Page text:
Style-making photographer traveling the world creating images, everything from high concept advertising and stock photography to travel, model, beauty, and art. Images have been used in over 70 countries worldwide (including: CitiBank, cover Time magazine, Bank of America, Vogue magazine, Microsoft Corp, American Photographer magazine and US Postal Service.
John has been a professional artist for over thirty years. Each image is printed on acid free paper from a carved block of wood, then hand colored.
My continuing series of paintings titled, Absolute Image: The Structure of Consciousness in Visual Form aspire to be more than just objects of beauty for the viewer. They aspire to sound an echo of that ultimate cosmic order, the Absolute, ever-present deep within the awareness of everyone and everything.
I am the Director of Iowa Contemporary Art (ICON) and Bill Teeple Fine Art, in Fairfield. I have been serious about making art for 50 years, with a degree in art from the University of California at Berkeley. I have taught art in Fairfield for the past 15 years.
I like to work in a variety of media and am drawn to art as a means to explore, express and connect.
I began programming computers to create screen-based art in the 1980s, using randomness to generate endless ephemeral collage variations. Some of my recent projects can run full screen right from your up-to-date Mac or Windows web browser.
Everything in view has a portrait and another story to tell. One has to take the time to see. My zest is to expressively capture visual memories of happiness in the spirit of art.
Laura allows the creative energy of life to dance through her onto the canvas with the hope of inspiring and uplifting others. Her colorful expressions illustrate an emphasis on value contrasts which create wonderful linear movement. Colorful, bright, happy, energetic are some words that describe her abstract expressionist style.
If you are a Jefferson County artist, find out how to be included on this list.
ICON, on the Fairfield Square. Photo by Werner Elmker
The Fairfield CVB has an on-line directory of Arts and Entertainment in Fairfield.
The Fairfield First Fridays website has a Fairfield Galleries and Venues webpage, as well information about the Fairfield First Fridays.
Some Organizations in the Fairfield area:
Note: The information presented below may be out of date or no longer correct.
Chamber Singers of Southeast Iowa.
The Chamber Singers of Southeast Iowa, directed by Elaine Reding, was founded in 1991 to give voice to the finest a cappella vocal music. The Chamber Singers are known for their diverse programming and dynamic performances of choral music from different cultures in a variety of vocal styles. The group performs two concerts annually and also sings for University and community events. For audition information or to make a donation, please contact the Chamber Singers at email@example.com, or call 472-1539.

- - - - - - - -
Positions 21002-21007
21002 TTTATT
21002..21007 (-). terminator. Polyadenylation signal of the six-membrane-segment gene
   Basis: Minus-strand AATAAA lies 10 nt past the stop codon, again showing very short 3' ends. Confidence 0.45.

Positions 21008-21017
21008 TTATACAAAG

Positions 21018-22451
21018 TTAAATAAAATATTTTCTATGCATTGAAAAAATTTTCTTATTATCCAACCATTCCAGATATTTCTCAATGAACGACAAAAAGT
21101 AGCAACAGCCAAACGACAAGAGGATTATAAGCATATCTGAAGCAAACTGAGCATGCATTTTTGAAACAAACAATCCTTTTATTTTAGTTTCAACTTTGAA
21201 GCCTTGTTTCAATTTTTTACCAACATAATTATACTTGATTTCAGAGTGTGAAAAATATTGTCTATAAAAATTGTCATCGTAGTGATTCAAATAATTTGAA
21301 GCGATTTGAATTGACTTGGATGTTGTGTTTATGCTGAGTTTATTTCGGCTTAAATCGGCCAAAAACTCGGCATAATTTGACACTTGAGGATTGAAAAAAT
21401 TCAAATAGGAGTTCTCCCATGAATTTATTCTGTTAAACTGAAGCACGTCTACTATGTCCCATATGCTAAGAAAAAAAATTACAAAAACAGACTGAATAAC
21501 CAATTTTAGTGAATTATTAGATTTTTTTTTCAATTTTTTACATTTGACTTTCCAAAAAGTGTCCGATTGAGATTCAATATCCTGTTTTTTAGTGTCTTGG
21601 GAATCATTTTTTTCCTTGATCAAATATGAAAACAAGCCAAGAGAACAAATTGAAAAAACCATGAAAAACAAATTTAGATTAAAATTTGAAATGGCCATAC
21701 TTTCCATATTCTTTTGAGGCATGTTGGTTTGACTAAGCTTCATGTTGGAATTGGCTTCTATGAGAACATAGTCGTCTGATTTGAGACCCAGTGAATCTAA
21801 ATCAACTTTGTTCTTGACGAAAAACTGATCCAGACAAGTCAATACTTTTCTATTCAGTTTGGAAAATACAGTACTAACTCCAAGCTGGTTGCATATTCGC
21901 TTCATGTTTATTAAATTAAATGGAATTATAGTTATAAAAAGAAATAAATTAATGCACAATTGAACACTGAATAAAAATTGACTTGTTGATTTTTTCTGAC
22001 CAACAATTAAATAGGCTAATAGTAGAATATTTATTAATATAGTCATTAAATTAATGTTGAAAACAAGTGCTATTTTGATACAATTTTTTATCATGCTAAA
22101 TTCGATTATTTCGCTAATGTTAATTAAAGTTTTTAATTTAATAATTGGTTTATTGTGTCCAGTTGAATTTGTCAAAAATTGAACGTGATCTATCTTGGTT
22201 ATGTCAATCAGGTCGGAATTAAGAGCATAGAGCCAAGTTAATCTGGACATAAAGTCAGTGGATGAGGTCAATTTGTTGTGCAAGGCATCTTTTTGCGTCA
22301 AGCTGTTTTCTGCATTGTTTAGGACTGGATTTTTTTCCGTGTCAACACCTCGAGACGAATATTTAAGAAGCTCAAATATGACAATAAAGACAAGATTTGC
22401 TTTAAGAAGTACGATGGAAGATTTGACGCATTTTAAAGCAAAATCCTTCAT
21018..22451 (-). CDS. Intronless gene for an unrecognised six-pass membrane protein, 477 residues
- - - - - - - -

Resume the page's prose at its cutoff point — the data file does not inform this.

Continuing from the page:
Fairfield Area Community Theatre (FACT), Judith Ward, 472-3587
Fairfield Art Association, http://fairfieldartassociation.org/
Fairfield Ballroom Dance Association - firstname.lastname@example.org
Fairfield Concert Association, www.concertassociation.net/fairfieldIA/
Fairfield Dixieland Band, Robert Parkin, 472-3330
Fairfield Folk Arts & Dance Co-op, www.fairfolk.org
Greater Jefferson County Foundation, POB 1325, Fairfield, IA
Jefferson County Trails Council - www.jeffersoncountytrails.org
Northside Strippers Quilt Club, Shirley Thompson, 472-5402
Prairie Quilters, Deena Pech, 472-3273
Questers (William Henry Coop), Jeanna Foster, 472-5815, Questers (Bonnifield), Kathleen Bogner, 472-9375
SAC-FOX Lapidary Club, Bill Rathbun, 472-0286
West Coast Swing Dance Club, email@example.com
Wit & Wisdom Club, Joneane Parker, 1-319-693-4151
(Excerpted from the Clubs and Organizations publication, March 2006, by the Fairfield Area Chamber of Commerce)
The Fairfield Convention & Visitors Bureau website has a calendar on their "Events" page.
The Fairfield Area Chamber of Commerce website has event information.
The free weekly Fairfield Weekly Reader newspaper contains an events calendar for Fairfield - every Thursday afternoon at a number of locations around Fairfield.